By Ravindra Bhandhakavi and Parnika Malhotra
Private Investments in Public Equity, commonly known as PIPEs, have become a preferred source for raising capital by public listed companies in India. From the issuer’s perspective, PIPE transactions are time efficient and provide access to capital at a lower cost as compared to public offerings. While financial investors find PIPE deals attractive for various reasons, there are a number of legal and regulatory restrictions under Indian law that need to be taken into account for structuring a PIPE transaction in India. Of particular significance are the restrictions laid out in the Securities and Exchange Board of India (Prohibition of Insider Trading) Regulations, 1992 (Insider Trading Regulations).
Since their enactment in 1992, the Insider Trading Regulations have undergone extensive changes which have been focused on broadening the scope of the offence of insider trading and addressing the difficulties faced by SEBI in securing convictions. Some of these amendments actually dis-incentivize investors from undertaking PIPE investments in companies listed in India.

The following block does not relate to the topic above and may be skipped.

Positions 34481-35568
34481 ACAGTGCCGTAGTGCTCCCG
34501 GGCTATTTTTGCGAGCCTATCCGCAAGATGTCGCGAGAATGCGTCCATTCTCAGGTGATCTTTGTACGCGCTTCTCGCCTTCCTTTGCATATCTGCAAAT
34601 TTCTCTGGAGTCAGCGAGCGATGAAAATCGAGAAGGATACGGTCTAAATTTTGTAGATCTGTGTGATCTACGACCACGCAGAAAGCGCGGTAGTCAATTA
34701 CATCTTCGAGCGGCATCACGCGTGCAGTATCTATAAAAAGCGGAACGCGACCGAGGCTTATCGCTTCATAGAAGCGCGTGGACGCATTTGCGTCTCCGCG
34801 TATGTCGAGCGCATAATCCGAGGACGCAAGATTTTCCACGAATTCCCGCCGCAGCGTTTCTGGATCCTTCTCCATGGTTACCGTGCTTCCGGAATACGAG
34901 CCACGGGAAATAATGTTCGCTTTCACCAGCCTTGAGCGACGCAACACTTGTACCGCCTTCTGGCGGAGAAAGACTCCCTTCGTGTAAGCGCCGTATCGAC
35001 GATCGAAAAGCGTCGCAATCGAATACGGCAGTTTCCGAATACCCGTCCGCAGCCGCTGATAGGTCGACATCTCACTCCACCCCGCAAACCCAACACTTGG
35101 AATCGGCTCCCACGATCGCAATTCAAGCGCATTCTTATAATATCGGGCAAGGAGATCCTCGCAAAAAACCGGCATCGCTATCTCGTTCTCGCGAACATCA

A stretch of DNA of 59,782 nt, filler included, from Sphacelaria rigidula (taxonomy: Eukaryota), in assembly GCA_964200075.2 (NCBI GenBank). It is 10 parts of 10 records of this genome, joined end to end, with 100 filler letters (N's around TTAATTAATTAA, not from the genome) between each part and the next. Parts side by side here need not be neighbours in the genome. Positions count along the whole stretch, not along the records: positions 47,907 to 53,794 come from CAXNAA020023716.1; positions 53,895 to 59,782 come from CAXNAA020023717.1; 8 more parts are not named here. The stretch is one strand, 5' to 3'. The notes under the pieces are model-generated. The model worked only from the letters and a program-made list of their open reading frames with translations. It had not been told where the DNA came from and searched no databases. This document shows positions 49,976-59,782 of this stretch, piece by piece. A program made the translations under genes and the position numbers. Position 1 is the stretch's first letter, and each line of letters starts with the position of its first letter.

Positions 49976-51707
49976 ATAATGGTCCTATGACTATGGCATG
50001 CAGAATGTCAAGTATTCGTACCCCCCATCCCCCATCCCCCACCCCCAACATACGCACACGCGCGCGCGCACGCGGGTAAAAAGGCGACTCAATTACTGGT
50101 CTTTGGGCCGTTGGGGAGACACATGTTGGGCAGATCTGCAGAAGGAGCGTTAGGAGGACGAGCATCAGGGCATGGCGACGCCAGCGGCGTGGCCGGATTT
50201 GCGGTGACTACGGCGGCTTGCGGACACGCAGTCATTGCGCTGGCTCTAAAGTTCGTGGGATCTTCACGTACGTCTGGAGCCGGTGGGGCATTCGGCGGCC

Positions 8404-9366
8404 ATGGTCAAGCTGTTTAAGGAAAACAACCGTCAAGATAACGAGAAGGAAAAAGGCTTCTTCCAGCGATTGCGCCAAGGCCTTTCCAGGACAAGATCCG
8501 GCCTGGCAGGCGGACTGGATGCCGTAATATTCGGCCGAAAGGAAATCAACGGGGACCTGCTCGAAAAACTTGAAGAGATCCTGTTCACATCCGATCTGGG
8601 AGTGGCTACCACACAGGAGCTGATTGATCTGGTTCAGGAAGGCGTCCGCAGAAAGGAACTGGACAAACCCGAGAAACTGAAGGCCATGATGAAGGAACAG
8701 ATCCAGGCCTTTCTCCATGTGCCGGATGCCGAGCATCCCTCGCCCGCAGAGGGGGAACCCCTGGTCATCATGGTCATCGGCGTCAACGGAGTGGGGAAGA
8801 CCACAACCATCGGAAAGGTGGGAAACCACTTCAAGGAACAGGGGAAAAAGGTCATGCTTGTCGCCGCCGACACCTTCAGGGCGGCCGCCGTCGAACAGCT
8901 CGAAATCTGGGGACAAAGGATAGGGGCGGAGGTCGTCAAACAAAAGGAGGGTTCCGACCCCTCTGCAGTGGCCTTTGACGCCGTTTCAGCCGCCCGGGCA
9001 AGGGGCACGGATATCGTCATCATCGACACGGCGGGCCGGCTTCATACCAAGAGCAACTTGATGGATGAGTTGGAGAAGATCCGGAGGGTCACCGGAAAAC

Restrictions on due diligence for PIPE investments
The definition of an “insider” under the Insider Trading Regulations is very broadly worded and extends to a financial investor who has received or has had access to such unpublished price sensitive information any time prior to its investment in the listed company. By virtue of this definition, the Insider Trading Regulations affect the ability of a financial investor to conduct a detailed due diligence on the listed company before proceeding with the investment if, as a part of such due diligence, the financial investor is provided or gains access to unpublished price sensitive information. Any “dealing in securities” while in the possession of “unpublished price sensitive information” is prohibited under the Insider Trading Regulations and the term “dealing in securities” covers the act of subscribing, buying, selling or even agreeing to subscribe, buy or sell securities. Therefore, if the financial investor has been provided or gained access to unpublished price sensitive information during the due diligence process or at the negotiations stage and subsequently decides to invest in the listed company, then such financial investor can be held liable for the offence of insider trading under Indian law.